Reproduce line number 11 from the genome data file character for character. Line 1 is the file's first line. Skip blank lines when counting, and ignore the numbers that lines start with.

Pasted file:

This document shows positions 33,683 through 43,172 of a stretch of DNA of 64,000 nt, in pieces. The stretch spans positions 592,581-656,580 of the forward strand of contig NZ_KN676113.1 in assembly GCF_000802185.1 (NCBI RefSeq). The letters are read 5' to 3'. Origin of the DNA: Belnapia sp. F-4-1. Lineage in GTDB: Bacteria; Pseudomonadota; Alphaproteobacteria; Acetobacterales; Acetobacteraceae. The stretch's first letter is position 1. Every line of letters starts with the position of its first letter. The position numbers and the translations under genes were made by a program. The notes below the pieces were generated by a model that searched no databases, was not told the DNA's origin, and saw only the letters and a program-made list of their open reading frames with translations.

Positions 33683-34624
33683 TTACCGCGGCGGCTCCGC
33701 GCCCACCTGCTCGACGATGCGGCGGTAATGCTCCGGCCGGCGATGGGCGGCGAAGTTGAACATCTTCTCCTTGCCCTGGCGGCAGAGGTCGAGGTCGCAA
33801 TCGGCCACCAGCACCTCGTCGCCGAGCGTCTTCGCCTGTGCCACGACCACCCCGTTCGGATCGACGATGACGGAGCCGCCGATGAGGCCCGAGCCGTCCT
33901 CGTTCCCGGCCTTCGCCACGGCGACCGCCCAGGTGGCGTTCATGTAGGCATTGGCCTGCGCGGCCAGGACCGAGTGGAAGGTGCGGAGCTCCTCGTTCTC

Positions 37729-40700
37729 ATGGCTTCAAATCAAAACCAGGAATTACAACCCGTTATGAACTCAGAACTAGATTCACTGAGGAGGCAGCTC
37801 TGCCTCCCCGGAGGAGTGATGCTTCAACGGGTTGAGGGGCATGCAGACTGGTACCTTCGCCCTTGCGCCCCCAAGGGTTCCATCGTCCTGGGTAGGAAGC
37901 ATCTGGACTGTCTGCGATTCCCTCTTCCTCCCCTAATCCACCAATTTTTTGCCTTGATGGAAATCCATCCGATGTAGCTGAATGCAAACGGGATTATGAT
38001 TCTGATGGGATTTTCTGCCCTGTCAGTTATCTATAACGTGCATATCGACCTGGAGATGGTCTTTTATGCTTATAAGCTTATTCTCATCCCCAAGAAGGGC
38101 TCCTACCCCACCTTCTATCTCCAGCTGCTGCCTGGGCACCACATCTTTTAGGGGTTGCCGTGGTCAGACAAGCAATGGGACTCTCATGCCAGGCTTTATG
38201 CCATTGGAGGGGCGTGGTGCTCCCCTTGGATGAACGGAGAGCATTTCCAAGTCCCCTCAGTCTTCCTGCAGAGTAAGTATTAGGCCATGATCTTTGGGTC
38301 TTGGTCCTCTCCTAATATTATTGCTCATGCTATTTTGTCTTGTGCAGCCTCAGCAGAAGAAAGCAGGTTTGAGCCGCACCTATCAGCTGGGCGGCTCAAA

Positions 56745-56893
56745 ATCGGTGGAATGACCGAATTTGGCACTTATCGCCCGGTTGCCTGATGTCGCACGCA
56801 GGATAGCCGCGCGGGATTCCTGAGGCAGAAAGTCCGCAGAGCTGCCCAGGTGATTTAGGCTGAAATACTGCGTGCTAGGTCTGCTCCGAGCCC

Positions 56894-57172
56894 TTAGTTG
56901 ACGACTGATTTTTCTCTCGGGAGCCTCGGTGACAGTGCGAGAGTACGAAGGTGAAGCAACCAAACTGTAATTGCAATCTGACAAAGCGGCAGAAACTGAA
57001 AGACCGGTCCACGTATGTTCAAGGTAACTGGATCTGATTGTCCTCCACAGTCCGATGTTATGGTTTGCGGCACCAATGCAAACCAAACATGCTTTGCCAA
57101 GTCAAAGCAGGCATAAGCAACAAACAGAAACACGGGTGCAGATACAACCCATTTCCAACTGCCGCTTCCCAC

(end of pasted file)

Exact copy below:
38001 TCTGATGGGATTTTCTGCCCTGTCAGTTATCTATAACGTGCATATCGACCTGGAGATGGTCTTTTATGCTTATAAGCTTATTCTCATCCCCAAGAAGGGC